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Operative Technique |

Extended Drainage of the Pancreatic Duct After Pancreaticoduodenectomy

Amit Khithani, MBBS; David Curtis, MD; Richard Dickerman, MD; D. Rohan Jeyarajah, MD
Arch Surg. 2009;144(12):1163-1166. doi:10.1001/archsurg.2009.127.
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Hypothesis  Because of better survival following pancreaticoduodenectomy (PD), patients may develop complications due to PD and not due to malignancy per se. Exocrine insufficiency may be related to pancreatic duct obstruction or strictures attributable to duct-to-mucosa anastomosis, as in pancreaticojejunostomy. We propose a technique of managing a post-PD duct obstruction.

Design  Retrospective review from September 2005 to August 2008.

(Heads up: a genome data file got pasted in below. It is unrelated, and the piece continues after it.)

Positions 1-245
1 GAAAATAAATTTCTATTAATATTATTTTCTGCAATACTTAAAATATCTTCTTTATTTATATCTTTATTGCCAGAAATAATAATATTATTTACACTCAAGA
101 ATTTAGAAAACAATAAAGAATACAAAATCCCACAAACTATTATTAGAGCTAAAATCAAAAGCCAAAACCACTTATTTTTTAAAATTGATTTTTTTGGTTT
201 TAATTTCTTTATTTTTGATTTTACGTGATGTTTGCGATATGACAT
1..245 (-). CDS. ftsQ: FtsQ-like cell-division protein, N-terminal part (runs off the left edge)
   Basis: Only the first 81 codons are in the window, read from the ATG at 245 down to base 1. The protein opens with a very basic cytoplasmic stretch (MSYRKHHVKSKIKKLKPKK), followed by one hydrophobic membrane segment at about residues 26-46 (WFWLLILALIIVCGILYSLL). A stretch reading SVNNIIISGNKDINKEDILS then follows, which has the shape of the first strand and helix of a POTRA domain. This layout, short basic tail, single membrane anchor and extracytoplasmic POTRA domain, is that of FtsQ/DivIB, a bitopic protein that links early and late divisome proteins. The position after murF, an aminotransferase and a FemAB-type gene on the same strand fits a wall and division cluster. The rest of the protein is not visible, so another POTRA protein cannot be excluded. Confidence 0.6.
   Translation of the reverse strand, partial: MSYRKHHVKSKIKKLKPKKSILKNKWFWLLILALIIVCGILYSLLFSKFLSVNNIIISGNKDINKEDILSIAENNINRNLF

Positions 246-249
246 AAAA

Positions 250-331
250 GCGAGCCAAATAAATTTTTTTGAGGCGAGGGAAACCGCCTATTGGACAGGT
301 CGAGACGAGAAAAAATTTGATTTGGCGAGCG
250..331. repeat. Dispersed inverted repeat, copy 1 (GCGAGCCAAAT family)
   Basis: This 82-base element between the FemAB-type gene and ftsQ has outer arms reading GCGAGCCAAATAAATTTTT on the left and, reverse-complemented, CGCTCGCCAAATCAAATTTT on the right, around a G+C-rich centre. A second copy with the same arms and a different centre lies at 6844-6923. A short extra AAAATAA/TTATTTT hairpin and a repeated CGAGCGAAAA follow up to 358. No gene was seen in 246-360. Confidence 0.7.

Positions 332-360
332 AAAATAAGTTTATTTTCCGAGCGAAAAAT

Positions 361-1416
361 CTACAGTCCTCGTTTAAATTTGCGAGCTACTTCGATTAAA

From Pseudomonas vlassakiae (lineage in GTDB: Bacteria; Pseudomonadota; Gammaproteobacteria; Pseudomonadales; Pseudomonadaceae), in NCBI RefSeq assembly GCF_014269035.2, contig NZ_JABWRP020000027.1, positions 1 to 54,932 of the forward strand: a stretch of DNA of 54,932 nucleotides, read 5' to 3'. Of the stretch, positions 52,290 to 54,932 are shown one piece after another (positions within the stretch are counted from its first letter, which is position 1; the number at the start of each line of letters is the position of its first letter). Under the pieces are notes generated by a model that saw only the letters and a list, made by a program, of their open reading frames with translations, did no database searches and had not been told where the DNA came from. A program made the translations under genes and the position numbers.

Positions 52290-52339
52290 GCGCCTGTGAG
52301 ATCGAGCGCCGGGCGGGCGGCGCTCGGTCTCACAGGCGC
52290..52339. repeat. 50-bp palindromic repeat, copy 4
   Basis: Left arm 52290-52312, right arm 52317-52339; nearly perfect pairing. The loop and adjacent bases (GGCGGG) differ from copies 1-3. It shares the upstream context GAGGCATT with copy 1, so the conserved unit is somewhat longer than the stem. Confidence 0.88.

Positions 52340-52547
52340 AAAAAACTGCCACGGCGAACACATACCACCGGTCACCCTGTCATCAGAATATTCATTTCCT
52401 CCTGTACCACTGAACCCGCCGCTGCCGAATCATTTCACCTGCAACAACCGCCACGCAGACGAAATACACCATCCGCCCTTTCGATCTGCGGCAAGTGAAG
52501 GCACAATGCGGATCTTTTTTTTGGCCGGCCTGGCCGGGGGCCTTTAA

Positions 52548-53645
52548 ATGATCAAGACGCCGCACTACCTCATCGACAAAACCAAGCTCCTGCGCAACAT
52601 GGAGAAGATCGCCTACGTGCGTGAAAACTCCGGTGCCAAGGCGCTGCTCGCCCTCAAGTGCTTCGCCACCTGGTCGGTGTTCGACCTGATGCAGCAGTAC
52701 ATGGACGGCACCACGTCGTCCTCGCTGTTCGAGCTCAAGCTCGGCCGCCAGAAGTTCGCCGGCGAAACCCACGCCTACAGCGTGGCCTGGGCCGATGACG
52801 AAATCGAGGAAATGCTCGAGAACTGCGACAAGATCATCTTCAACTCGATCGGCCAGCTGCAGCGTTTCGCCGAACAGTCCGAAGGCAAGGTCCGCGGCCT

Setting  Methodist Dallas Medical Center, Dallas, Texas, a referral, high-volume, nonuniversity tertiary care center.

Patients  All patients who underwent surgery for anastomotic pancreaticojejunal stricture.

Main Outcome Measures  Perioperative outcomes.

Results  All the patients were women and aged 62, 78, and 45 years. Comorbidities were documented in 2 patients. Two patients presented with severe acute abdominal pain and hyperamylasemia while 1 was asymptomatic. Two patients underwent magnetic resonance cholangiopancreatography with secretin stimulation. Endoscopic retrograde cholangiopancreatography was attempted in 1 patient. Operating time was 99 minutes, 158 minutes, and 154 minutes. Estimated blood loss was 250 mL, 400 mL, and 500 mL. A single-layer, side-to-side pancreaticogastrostomy was performed as the drainage procedure in all patients. There was no mortality associated with any of the patients within 30 days. Morbidity was seen only in 1 patient. None of the patients needed a reoperation. The mean length of hospital stay was 9 days. All patients were asymptomatic for pain.

Conclusion  We propose a durable technique for treating pancreatic ductal strictures post-PD that appears to result in superior postoperative outcome.

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Posterior pancreaticogastrostomy in a patient with pancreatic anastomotic stricture.

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